1 Dedicated diver who nearly died:
Not all heroes wear capes, some wear scuba gear.
More than six months ago, a dozen Thai soccer team-mates and their assistant coach found themselves trapped inside the Tham Luang cave. Entering it had become a post-practice ritual for the boys, who were very familiar with its Delphic interior.
When heavy rainfall unexpectedly flooded the entrance of the cave, however, the boys swiftly realised the danger they were in. Monsoon season had come earlier than anticipated, and the team crept further and further into the cave.
The government initially recruited their native Royal Thai Navy SEALs to rescue the team, but as the gravity of the situation became clearer, and with the rain continuously pelting down, they soon had to call on the world for help – and help came quickly. Professional divers from Australia, Belgium, the UK, and the US all made their way to the Chiang Rai province within the following days, along with two Danes: Claus Rasmussen and Ivan Karadzic.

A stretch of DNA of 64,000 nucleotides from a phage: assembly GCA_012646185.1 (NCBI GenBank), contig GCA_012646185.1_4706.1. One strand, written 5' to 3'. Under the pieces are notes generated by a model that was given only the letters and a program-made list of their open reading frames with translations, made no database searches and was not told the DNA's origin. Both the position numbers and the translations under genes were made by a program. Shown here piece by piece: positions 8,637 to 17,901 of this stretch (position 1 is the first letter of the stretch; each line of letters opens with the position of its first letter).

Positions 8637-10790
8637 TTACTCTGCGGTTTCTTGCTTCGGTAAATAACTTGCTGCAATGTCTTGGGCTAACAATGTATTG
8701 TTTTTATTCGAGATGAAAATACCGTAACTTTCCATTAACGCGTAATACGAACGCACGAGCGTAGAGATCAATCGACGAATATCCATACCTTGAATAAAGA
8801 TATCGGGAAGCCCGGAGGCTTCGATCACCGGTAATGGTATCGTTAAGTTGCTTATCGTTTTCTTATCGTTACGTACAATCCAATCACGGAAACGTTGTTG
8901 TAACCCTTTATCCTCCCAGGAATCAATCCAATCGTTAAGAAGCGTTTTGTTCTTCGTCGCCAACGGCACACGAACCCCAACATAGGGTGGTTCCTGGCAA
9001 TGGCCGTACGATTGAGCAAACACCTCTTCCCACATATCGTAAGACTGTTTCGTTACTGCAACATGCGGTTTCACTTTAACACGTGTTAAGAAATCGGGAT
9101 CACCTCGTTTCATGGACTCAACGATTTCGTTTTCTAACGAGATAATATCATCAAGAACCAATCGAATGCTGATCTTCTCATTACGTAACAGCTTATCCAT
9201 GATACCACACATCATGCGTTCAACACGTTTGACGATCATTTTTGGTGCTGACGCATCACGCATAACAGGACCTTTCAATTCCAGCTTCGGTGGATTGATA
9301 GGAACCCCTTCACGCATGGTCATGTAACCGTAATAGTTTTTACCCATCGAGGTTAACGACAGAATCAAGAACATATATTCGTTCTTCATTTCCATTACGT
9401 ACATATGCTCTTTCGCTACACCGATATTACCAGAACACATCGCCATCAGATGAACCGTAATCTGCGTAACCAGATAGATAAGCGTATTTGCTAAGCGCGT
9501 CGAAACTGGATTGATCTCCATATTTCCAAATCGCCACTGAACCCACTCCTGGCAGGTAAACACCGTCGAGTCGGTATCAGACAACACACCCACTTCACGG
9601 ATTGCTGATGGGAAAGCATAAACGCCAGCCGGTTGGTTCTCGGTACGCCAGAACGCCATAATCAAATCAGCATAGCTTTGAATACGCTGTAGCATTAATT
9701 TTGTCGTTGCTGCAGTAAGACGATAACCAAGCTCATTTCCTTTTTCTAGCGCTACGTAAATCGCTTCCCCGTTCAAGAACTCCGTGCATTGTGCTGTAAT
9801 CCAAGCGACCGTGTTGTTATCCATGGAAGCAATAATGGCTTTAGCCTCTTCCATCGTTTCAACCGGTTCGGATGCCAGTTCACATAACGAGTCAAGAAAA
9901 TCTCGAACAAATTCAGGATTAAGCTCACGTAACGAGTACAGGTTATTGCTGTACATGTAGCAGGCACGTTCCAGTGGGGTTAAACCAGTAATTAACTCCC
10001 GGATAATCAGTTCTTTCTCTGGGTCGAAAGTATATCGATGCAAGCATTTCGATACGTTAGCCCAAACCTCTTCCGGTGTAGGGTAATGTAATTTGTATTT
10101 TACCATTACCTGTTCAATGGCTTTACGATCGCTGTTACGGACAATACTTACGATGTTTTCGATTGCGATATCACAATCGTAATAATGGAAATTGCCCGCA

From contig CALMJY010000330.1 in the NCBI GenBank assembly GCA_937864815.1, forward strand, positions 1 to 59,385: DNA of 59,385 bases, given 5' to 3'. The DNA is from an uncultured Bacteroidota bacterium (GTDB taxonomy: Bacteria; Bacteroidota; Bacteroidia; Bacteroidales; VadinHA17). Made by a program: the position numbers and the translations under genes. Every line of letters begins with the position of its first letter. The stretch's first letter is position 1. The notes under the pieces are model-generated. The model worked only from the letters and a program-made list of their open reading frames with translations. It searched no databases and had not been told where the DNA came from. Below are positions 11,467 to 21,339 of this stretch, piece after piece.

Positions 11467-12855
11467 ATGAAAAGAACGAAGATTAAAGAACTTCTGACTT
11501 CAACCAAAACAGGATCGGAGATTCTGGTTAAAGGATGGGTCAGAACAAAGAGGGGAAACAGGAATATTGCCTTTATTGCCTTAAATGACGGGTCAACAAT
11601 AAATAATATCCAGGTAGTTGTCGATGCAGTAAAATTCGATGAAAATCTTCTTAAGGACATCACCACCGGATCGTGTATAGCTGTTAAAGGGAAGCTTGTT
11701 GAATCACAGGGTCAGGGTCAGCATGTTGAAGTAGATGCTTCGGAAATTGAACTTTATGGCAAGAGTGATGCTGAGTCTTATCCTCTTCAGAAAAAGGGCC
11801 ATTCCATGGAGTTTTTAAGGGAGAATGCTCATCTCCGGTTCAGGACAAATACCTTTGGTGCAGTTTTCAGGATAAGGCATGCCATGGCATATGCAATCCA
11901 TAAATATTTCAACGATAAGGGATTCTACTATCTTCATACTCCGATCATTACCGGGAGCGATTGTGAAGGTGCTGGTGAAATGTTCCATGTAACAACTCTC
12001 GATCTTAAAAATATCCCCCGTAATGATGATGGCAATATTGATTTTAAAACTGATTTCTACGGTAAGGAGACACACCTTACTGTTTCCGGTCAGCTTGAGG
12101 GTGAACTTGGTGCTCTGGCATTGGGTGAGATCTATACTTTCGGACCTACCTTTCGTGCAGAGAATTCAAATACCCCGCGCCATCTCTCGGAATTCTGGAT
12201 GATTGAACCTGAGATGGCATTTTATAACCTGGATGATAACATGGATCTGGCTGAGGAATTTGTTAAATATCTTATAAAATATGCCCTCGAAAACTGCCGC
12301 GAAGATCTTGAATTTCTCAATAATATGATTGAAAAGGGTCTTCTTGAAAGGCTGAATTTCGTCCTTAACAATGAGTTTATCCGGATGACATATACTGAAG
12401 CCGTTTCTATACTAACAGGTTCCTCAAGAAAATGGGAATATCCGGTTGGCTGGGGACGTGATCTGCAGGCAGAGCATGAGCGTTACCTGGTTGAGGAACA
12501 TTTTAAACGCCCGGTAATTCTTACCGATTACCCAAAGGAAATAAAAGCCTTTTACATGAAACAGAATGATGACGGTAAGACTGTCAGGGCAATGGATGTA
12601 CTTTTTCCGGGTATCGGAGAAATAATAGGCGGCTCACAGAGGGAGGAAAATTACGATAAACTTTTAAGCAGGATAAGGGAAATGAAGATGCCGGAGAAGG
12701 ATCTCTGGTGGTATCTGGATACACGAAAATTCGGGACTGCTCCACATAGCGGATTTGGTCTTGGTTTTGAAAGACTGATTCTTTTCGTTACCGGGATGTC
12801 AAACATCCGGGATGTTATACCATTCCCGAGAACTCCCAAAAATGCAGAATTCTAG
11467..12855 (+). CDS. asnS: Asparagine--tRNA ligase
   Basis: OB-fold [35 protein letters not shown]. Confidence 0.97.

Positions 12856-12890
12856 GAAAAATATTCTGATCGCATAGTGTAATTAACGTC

Dane on the inside
Upon learning of the circumstances, Karadzic immediately closed his diving centre in Thailand and cancelled all courses for the next three weeks. He and his fellow instructors mobilised and quickly offered their services.
Danish-born Ivan Karadzic is a professional scuba diver and has lived in Thailand for the past 12 years. The owner of a technical diving center on the island of Koh Tao, Karadzic was one of the first volunteers when the news broke in June 2018.
And he was part of the courageous rescue effort that saw all 13 ‘Wild Boars’ saved from the flooded Tham Luang cave.
It took nine days before contact with the boys was established. Until then, the only indication of their subterraneous presence were the bicycles parked in front of the cave and a pair of flip-flop sandals in the muddy water by the entrance.
The team had taken refuge in the 9th chamber, which runs approximately 4.5 km into the Tham Luang cave. With only half a packet of toast bread and no water, it all seemed a hopeless predicament. A decline in clean air in the chamber confirmed time was working against them.
On the outside, matters were looking equally difficult. The divers – whether military men or volunteers – all had intricate knowledge of cave diving. However, with no antecedent to draw inspiration from, and the dark and desolate conditions inside Tham Luang, the operation was planned and executed through trial and error.